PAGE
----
Growing Tolerance for Dissent: How and How Far

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Abstract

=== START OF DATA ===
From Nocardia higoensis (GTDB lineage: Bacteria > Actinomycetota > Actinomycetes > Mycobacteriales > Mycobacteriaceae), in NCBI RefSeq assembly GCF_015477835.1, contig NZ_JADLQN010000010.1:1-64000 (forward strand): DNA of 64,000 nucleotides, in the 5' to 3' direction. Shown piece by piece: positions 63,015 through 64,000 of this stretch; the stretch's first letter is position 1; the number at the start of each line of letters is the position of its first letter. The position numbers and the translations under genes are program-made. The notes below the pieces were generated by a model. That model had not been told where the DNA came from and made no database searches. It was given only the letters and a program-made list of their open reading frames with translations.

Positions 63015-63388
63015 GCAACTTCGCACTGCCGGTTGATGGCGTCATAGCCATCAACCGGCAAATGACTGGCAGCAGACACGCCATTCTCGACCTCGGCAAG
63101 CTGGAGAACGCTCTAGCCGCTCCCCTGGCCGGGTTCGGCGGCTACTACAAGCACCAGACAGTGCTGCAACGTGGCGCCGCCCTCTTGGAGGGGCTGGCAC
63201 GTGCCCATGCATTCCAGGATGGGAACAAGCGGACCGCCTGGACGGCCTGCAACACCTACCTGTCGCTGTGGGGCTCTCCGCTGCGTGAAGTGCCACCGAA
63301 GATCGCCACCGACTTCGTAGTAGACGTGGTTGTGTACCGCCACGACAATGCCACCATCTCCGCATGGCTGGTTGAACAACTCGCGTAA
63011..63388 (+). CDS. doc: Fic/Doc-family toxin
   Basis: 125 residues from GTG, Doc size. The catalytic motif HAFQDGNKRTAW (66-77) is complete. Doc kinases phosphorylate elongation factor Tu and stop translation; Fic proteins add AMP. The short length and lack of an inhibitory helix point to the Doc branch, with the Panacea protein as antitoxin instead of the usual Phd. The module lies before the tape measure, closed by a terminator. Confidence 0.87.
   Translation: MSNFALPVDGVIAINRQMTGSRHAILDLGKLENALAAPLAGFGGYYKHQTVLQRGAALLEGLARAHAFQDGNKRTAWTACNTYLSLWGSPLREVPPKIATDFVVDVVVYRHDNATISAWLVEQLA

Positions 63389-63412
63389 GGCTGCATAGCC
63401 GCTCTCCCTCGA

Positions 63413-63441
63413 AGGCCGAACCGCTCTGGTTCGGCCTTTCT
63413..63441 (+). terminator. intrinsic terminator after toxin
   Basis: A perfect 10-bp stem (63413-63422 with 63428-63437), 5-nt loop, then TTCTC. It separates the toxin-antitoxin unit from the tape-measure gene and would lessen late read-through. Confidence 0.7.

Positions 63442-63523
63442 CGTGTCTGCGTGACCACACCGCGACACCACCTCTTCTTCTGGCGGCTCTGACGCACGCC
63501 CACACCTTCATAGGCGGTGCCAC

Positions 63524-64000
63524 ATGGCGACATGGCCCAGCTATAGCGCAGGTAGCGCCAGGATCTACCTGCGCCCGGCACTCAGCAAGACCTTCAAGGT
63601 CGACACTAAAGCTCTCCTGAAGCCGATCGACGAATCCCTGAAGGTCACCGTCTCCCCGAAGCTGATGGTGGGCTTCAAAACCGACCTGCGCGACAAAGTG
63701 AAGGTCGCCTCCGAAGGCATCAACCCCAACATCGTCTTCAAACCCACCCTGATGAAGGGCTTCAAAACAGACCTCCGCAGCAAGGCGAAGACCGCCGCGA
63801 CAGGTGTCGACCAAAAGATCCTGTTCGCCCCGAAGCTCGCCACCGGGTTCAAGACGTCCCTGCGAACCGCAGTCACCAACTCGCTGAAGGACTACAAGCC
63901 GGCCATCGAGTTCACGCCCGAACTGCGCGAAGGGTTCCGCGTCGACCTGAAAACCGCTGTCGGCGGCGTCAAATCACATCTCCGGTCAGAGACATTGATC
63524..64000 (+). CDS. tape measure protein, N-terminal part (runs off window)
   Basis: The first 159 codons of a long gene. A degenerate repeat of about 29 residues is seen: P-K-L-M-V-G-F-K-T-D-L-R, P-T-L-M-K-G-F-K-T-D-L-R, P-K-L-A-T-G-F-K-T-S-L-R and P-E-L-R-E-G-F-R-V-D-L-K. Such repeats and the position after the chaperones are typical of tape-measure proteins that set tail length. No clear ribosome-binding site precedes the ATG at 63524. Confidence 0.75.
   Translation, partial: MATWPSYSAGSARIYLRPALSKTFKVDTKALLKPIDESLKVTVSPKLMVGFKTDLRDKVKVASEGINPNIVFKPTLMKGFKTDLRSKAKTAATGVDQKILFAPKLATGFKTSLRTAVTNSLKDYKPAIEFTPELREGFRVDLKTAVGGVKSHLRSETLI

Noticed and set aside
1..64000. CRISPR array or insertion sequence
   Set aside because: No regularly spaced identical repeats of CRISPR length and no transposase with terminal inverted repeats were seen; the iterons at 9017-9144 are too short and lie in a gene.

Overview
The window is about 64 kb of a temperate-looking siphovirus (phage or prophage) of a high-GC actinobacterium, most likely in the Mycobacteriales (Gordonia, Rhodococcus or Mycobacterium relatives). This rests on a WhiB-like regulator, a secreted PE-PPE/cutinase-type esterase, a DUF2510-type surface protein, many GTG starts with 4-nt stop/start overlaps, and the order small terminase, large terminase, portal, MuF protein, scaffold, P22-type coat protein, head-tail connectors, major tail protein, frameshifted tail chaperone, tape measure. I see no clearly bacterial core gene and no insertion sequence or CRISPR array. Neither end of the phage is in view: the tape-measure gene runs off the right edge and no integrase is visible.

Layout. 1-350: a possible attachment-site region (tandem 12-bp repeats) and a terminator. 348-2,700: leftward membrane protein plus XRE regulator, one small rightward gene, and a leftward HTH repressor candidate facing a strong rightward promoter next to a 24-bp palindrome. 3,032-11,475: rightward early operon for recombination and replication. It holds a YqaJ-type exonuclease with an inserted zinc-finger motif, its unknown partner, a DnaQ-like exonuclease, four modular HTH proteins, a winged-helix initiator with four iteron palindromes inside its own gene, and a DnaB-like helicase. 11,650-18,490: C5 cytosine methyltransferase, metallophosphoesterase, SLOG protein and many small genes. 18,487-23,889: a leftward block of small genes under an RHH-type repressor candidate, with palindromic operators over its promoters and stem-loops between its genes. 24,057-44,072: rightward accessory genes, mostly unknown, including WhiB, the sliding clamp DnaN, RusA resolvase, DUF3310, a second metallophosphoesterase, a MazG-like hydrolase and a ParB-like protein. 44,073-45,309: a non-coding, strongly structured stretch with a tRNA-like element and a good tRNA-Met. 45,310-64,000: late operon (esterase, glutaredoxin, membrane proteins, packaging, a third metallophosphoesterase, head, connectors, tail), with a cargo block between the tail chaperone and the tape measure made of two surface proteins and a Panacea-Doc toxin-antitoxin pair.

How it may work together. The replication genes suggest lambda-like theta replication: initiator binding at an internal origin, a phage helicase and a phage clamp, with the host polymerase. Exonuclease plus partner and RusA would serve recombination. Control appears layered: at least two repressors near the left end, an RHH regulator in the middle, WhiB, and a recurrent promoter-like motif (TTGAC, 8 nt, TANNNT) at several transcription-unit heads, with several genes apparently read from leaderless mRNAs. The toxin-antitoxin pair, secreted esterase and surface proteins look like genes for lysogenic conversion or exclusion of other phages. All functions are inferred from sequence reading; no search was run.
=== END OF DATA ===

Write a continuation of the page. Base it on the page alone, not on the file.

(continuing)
Originally published in Contemporary Psychology: APA Review of Books, 1979, Vol 24(5), 387–389. Reviews the book, Tolerance for Nonconformity: A National Survey of Americans' Changing Commitment to Civil Liberties by Clyde Z. Nunn, Harry J. Crockett, Jr., and J. Allen Williams, Jr. (1978). The purpose of this book, as described by the authors, is “to understand how Americans are following the principles of the Bill of Rights, what forces are at work to further tolerance, and what can retard or destroy tolerance.” They chose to meet these objectives by conducting a national survey of civil liberties attitudes which in effect replicates and extends Stouffer's landmark 1954 survey. The study must be considered successful. The authors made an effort to make the book understandable to nonprofessionals by minimizing statistical details. Study findings are clearly presented, and, for the civil libertarian, give cause for hope. The authors acknowledge the importance of a subjective sense of danger or threat to tolerance. However, they make no effort to separate systematically and evaluate the role of threat in the extension of tolerance. While it is a useful work as an indicator of the national pulse in 1973, it lacks the analysis, explanation, or insights on tolerance for civil liberties that would have made it a source book in this area. (PsycINFO Database Record (c) 2006 APA, all rights reserved)

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